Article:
The words I’ve quoted come from a book which Jean Vanier has just published. When I checked out his biography I discovered that he was born in September 1928. He’s 84 - just a month older than my mother, 11 months younger than my father. Jean Vanier has dedicated the last 50 years of his life to living and working with people who have disabilities - people who might easily be written off. I think I need to know more of what has sustained him - perhaps to read this latest book and not just the snippet I’ve found and quoted.

I’m encouraged that he’s still going strong at 84. And notice that one of the characters in today’s Gospel reading is 84 - Anna, a “prophet,” who recognises in the child Jesus something special which impels her to praise God and tell everyone about this baby which Mary and Joseph have brought to the Temple. Simeon - another godly man whom we encounter in the same story - is also traditionally thought of as old:

“It had been revealed to him by the Holy Spirit that he would not see death before he had seen the Lord’s Messiah.”

That’s what St. Luke tells us - it seems that death could not be far away for Simeon, and having looked upon Jesus he says that he is ready to die. A life’s work has been fulfilled because God has revealed his salvation in the Christ-child, so - “Lord, now lettest thou thy servant depart in peace,” as the prayer book translates Simeon’s words.

I’ve wrestled with this reading for today. Here are old Simeon and Anna - and they are fulfilled. They are elderly, but still about their work, still full of hope, still attuned to God and ready to hear what he is saying.

My mother - at the age of 84 - has just managed to get back to services in her church during the last couple of weeks after some months away. She is a person of faith, sustained throughout her life by that faith, putting it into practice, perhaps rather too dogged in her determination to do the things she thinks are right. She’s back in church because she is free to get there now that she’s no longer able to care for my father at home. We’re praying for my father in our church at present amongst those who are in need of healing - but I know that physically it’s not going to happen. And there is life’s cruelty - my mother able to carry on, like old Simeon in the Gospel story, like Anna and Jean Vanier who are also 84. But it takes two people to get my father out of a chair. A stroke, blindness and deafness have taken their toll over the years, an arm is now quite useless, incontinence and depression are a fact of his life. Everything points to a still further deterioration that could drag on for who knows how long. And I have to ask myself, where is the good news in that? - where is he to find hope? - what sort of meaning does this have?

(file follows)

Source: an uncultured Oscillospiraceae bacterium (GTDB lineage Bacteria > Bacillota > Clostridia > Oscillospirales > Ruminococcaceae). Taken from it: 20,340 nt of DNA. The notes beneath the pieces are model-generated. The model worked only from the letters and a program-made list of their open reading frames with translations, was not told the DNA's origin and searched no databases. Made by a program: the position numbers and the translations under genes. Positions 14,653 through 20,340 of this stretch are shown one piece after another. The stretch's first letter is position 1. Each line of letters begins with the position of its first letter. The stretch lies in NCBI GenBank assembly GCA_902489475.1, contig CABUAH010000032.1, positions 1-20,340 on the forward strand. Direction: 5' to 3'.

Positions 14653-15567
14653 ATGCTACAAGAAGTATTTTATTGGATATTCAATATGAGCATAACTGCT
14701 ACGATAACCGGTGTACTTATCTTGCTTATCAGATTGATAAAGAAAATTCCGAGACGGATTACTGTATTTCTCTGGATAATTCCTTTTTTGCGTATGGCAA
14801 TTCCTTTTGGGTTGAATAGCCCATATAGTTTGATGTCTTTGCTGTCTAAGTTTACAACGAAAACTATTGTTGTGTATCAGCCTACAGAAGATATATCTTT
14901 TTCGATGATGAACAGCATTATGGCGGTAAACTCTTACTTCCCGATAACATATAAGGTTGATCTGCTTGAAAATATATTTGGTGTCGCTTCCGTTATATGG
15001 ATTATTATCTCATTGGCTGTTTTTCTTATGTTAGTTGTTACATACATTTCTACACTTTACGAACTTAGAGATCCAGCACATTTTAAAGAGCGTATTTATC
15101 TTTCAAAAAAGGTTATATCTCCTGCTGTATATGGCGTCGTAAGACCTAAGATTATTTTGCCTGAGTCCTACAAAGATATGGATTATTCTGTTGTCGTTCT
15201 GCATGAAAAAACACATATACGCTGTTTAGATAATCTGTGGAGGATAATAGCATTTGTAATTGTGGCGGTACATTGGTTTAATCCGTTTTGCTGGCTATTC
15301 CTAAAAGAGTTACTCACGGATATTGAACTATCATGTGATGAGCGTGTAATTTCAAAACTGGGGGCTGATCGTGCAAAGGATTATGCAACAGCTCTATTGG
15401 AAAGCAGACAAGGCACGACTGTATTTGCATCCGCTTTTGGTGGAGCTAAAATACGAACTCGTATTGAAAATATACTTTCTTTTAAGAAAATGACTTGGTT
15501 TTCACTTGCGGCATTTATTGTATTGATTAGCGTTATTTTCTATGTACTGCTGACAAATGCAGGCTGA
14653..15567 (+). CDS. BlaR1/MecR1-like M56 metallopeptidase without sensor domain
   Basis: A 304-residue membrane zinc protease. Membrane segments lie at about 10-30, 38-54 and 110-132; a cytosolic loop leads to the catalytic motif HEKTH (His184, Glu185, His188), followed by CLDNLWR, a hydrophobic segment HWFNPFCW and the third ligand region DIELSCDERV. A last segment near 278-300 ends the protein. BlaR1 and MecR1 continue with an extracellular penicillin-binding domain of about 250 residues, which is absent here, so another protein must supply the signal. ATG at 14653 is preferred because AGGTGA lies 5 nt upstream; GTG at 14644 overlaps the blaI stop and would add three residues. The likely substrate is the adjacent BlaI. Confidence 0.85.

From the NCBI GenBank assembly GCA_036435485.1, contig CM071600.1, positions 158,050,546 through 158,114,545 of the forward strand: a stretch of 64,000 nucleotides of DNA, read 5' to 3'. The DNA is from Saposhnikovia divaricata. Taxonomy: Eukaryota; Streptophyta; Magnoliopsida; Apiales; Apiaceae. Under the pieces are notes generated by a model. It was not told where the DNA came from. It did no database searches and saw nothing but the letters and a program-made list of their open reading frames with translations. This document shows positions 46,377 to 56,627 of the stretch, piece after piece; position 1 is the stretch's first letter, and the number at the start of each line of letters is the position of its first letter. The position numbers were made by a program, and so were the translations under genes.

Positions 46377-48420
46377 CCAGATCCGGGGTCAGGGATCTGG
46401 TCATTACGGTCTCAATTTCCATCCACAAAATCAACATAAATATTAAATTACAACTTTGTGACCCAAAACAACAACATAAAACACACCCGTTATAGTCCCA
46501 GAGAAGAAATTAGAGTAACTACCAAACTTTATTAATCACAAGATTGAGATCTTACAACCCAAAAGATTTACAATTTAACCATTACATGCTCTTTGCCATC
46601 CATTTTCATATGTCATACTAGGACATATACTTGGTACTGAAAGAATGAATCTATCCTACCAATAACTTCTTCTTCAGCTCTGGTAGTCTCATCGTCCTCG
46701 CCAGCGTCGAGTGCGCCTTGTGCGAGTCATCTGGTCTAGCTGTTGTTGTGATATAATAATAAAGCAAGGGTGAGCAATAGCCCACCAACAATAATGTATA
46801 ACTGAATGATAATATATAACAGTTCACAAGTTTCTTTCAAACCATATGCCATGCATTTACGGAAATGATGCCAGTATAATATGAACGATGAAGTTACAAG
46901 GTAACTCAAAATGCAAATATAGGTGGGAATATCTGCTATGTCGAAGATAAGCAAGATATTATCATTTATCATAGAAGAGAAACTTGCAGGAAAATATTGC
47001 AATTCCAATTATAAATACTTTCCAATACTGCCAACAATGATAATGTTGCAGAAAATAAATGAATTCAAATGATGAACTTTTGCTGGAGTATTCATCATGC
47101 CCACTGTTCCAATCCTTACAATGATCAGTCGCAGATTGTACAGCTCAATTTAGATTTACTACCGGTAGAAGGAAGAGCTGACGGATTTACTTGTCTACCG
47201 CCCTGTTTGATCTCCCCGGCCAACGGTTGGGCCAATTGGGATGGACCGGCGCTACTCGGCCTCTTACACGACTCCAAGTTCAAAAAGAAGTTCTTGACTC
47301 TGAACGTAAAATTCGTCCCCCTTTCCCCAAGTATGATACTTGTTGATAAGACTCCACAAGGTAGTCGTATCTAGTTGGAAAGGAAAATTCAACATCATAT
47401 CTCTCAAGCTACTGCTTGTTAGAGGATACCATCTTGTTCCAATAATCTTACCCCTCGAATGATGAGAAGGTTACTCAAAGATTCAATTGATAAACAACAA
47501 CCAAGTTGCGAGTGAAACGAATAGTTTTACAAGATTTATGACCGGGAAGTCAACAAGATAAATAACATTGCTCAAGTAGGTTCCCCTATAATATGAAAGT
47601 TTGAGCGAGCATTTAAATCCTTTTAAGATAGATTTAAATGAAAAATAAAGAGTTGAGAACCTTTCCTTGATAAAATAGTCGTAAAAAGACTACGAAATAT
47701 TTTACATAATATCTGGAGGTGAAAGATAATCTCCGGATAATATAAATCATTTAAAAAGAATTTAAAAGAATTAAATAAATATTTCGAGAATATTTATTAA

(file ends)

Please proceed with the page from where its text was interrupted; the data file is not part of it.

I’m grateful for those who ask me how my parents are managing. I’m sorry that sometimes I can’t say much more than it’s all quite horrible. It’s a rather inarticulate response. T. S. Eliot puts it rather better in his meditation, “A Song for Simeon:”

My life is light, waiting for the death wind,
Like a feather on the back of my hand.
Dust in sunlight and memory in corners
Wait for the wind that chills towards the dead land.

Perhaps Simeon knows all too well his frailty and the nearness of death. For Jean Vanier it is an important thing not to live with false illusions, to recognise harsh reality - but there to find God.

“This is where we meet God…” Vanier realised. In lives shared with people who are quite powerless, who might easily be written off, who are dismissed as having nothing to offer. He’s “hidden in wounded humanity… in the pain of our own hearts.”

And he’s called “Emmanuel,” which means God-with-us. That’s why we celebrate today’s Feast of the Presentation of Christ in the Temple. Because these two old people, Simeon and Anna, so near the end of life encounter this family of Mary, Joseph and a 40-day old child who can do nothing for himself. And in this child they see God’s purpose revealed. Jesus himself comes as one who is quite powerless, entirely dependent on the care of others - “the Word without a word,” but one who speaks to us because he is God sharing the fullness of humanity, declaring it in life and joy, affirming it even in brokenness and death.
This is today's Homily, preached at St. Cuthbert's, Benfieldside and St. John's, Castleside. The Gospel Reading was Luke 2.22-40. The Homily can be found as a download if you click here.